Thomas Heath is away, but we still found some things of interest to pass on until he returns.
When Jeremy Farber launched his company 10 years ago under the name Miami Computers, the moniker was a bit of a misnomer. After all, its headquarters was actually in upstate New York.
Today, the Chantilly-based firm is called PC Recycler but even that name isn’t a perfect fit. Farber’s company doesn’t just discard old electronics, it first wipes their data and shreds them into confetti.
“A couple of our big customers early on were big government contractors and they loved us, but they were really interested in information security,” Farber said. “It was a very big priority to them, more so than the environmental aspect of it.”
The latest tool in that effort is a $100,000 machine that allows the firm to destroy equipment faster through a process called degaussing. Essentially the magnetic field that allows a device to store data is eliminated, and the data is taken along with it.
There’s no shortage of devices to demolish as cybersecurity concerns continue to trouble government and commercial entities alike, Farber said. Though most security efforts are aimed at a device that’s in use, he said the risks don’t necessarily end once it’s unplugged.
“Because a lot of the attacks come over the Net it gets a lot of publicity, but there are just as many breaches that happen through physical loss,” he said. “A lot of people don’t understand that the information is just as accessible once the device is offline.”
— Steven Overly
Friendship Heights says goodbye to Pottery Barn
Pottery Barn has been added to the growing list of merchants vacating Friendship Heights. The home furnishings store notified customers last week that its location at Chevy Chase Pavilion will close on Jan. 16., making it the third retailer in the area, after Borders and Filene’s Basement, to turn off the lights in the past 12 months.
Officials at Williams-Sonoma, which owns Pottery Barn and West Elm, were not available for comment. No other Pottery Barn stores are slated to close, according Williams-Sonoma’s most recent regulatory filings. Pottery Barn, with 7 percent increase in revenues in the third quarter, has been leading the company’s sales growth.
The home furnishing store has locations in Clarendon, Tysons Corner and White Flint. The store at the Pavilion, located at 5335 Wisconsin Ave. NW, occupies two floors. It’s unclear whether Akridge Real Estate Services, which owns the nine-story complex, has another tenant lined up for the space, since the company did not return calls for comment.
— Danielle Douglas
New York Ave. developers duel for tenants
When Lowe’s, the home improvement chain, pulled out of plans to anchor a development in Baltimore in October, it prompted concerns that the chain also would opt against opening a store on New York Avenue in a planned development in Northeast Washington where Wal-Mart also has agreed to open a new location.
Both projects have the same developer, Rick Walker, and Walker had long pitched the plan of building the Wal-Mart store on top of a home improvement big box on New York Avenue at the corner of Bladensburg Road, just as he planned to build a Wal-Mart store above a Lowe’s in Baltimore.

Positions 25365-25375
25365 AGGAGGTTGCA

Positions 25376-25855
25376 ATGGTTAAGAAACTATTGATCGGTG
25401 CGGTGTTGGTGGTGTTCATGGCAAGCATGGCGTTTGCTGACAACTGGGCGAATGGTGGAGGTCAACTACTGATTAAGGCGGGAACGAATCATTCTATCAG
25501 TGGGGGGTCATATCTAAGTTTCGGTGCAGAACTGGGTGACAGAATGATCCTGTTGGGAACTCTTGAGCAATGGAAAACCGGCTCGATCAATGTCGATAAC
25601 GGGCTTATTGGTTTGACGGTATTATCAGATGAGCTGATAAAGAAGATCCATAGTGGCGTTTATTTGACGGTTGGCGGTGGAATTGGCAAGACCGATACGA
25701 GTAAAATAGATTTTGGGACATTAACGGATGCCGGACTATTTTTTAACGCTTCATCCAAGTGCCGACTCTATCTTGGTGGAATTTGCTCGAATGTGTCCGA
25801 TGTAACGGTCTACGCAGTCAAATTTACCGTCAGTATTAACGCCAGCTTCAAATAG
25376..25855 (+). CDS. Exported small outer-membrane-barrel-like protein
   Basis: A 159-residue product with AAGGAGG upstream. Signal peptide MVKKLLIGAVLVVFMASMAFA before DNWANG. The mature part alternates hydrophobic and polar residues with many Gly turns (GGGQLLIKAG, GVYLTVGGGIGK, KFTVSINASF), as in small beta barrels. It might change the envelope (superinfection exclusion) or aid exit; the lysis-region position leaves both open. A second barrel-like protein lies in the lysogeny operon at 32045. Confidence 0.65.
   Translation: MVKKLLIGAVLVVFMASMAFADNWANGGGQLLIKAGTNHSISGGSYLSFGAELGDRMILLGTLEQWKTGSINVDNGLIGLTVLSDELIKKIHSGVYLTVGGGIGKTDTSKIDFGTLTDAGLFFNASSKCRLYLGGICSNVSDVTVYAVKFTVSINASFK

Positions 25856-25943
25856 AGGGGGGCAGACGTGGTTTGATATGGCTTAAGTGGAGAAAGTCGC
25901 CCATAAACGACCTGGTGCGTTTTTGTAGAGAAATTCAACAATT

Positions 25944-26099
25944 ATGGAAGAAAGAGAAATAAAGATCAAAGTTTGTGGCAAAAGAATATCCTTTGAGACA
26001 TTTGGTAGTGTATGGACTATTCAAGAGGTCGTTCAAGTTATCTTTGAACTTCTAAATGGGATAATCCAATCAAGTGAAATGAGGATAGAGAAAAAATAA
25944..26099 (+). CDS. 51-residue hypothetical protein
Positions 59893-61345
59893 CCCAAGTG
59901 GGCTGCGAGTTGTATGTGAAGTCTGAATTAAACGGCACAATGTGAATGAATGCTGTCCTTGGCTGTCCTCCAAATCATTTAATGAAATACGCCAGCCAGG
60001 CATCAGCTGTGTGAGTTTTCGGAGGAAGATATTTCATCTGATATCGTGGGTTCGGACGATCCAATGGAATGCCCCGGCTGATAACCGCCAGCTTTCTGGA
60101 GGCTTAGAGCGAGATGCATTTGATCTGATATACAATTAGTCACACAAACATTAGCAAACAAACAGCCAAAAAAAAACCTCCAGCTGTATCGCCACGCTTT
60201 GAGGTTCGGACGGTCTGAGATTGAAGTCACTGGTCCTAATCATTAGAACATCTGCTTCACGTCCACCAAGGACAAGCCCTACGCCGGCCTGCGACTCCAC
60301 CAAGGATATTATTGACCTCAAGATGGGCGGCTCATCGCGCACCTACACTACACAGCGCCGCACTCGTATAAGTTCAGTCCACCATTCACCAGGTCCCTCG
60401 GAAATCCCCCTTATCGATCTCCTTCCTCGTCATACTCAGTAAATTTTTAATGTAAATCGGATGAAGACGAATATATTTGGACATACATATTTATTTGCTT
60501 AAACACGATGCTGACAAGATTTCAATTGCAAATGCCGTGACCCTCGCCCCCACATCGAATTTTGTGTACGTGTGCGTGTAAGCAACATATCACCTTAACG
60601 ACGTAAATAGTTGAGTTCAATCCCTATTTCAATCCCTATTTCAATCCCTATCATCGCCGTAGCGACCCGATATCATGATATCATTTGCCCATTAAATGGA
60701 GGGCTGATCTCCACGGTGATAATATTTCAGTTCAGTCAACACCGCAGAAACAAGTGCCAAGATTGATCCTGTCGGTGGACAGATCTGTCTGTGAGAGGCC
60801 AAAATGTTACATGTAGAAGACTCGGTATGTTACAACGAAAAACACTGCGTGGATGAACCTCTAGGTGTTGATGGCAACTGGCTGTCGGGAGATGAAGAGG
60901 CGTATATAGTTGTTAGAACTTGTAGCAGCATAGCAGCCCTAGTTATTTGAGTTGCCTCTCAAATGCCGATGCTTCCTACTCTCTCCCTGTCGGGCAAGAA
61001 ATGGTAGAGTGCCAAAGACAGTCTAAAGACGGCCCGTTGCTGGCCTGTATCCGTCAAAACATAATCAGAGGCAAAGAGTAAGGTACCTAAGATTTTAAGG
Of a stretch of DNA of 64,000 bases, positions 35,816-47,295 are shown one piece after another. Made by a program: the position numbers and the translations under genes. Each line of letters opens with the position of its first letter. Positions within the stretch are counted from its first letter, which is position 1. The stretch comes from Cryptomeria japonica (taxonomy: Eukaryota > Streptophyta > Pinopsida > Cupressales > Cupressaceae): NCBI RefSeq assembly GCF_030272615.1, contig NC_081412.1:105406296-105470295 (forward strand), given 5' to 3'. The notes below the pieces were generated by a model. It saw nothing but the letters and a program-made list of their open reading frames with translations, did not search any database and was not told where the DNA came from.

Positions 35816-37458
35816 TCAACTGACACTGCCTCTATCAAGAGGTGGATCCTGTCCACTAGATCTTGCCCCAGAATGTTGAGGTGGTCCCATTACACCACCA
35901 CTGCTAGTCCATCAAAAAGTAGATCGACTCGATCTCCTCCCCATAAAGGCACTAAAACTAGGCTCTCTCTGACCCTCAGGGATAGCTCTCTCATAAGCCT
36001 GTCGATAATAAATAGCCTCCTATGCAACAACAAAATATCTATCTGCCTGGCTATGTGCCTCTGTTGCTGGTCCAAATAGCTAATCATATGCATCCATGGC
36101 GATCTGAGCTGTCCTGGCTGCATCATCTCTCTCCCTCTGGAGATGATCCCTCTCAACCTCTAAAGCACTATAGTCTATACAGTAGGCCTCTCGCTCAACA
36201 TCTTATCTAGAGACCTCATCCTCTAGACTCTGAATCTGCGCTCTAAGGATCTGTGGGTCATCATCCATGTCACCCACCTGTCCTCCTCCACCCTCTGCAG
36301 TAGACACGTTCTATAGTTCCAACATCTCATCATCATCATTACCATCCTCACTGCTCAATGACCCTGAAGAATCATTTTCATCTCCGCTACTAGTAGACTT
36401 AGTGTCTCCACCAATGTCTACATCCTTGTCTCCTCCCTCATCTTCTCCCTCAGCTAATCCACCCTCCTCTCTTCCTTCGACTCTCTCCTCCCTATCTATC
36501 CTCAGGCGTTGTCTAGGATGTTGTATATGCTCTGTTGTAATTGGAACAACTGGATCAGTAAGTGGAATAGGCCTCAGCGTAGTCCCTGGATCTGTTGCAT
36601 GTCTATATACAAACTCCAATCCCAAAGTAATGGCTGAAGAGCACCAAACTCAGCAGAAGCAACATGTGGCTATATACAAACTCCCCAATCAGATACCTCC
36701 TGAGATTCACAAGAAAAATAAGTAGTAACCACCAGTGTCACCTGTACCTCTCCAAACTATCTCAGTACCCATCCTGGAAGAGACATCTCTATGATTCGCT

Walker is no longer marketing his New York Avenue project, called the Pointe at Arbor Place, as having a home improvement store. He says he is juggling his tenant mix and is attempting to attract a national pet supplies chain to his project. Wal-Mart says it is still committed to the site.
Lowe’s still appears to be coming to New York Avenue, however, but to the Shops at Dakota Crossing, a development planned down the road by Fort Lincoln and Trammell Crow Co. That project recently lost a commitment from Target but now has a commitment from Lowe’s, according to a person familiar with the deal. Hagans declined to discuss Lowe’s but said the development team recently inked a deal with TD Bank to finance construction. A Lowe’s spokeswoman declined to comment.
— Jonathan O’Connell
The Department of Veterans Affairs’ inspector general said in a report released last month that the agency showed a potential bias toward incumbent Booz Allen Hamilton, the McLean-based contractor, in its acquisition of support services for its information security and privacy programs.
The acquisition, which was awarded in late September 2010, favored Booz Allen by making knowledge of VA procedures and practices a significant selection factor without making clear in the solicitation it would be important. Though Booz Allen’s proposal cost the most, its knowledge and experience helped it win the decision, said the IG memo, which was first reported by NextGov.
The VA’s acquisition office generally disagreed with the inspector general’s findings.
In a statement, Booz Allen said the report “was not directly focused on actions by Booz Allens itself, and we have no comment on its conclusions.”
— Marjorie Censer
Honors for pro-bono work
Malika Levarlet, a Washington-based associate at Sheppard, Mullin, Richter & Hampton, is getting kudos for being the first lawyer at the firm’s D.C. outpost to take on a political asylum case through the human rights nonprofit Human Rights First.
The firm awarded Levarlet, a corporate lawyer and American University law alumna, its Pro Bono Attorney of the Year award, an annual honor recognizing attorneys’ community service work.
Levarlet worked closely with a woman who was forced to flee her native Cameroon after advocating for transparent elections and equal access to health care for prisoners to gain political asylum in the United States. Her efforts helped Sheppard Mullin nab the Frankel Award from Human Rights First, which goes to law firms taking on asylum cases on behalf of clients from dozens of countries.
— Catherine Ho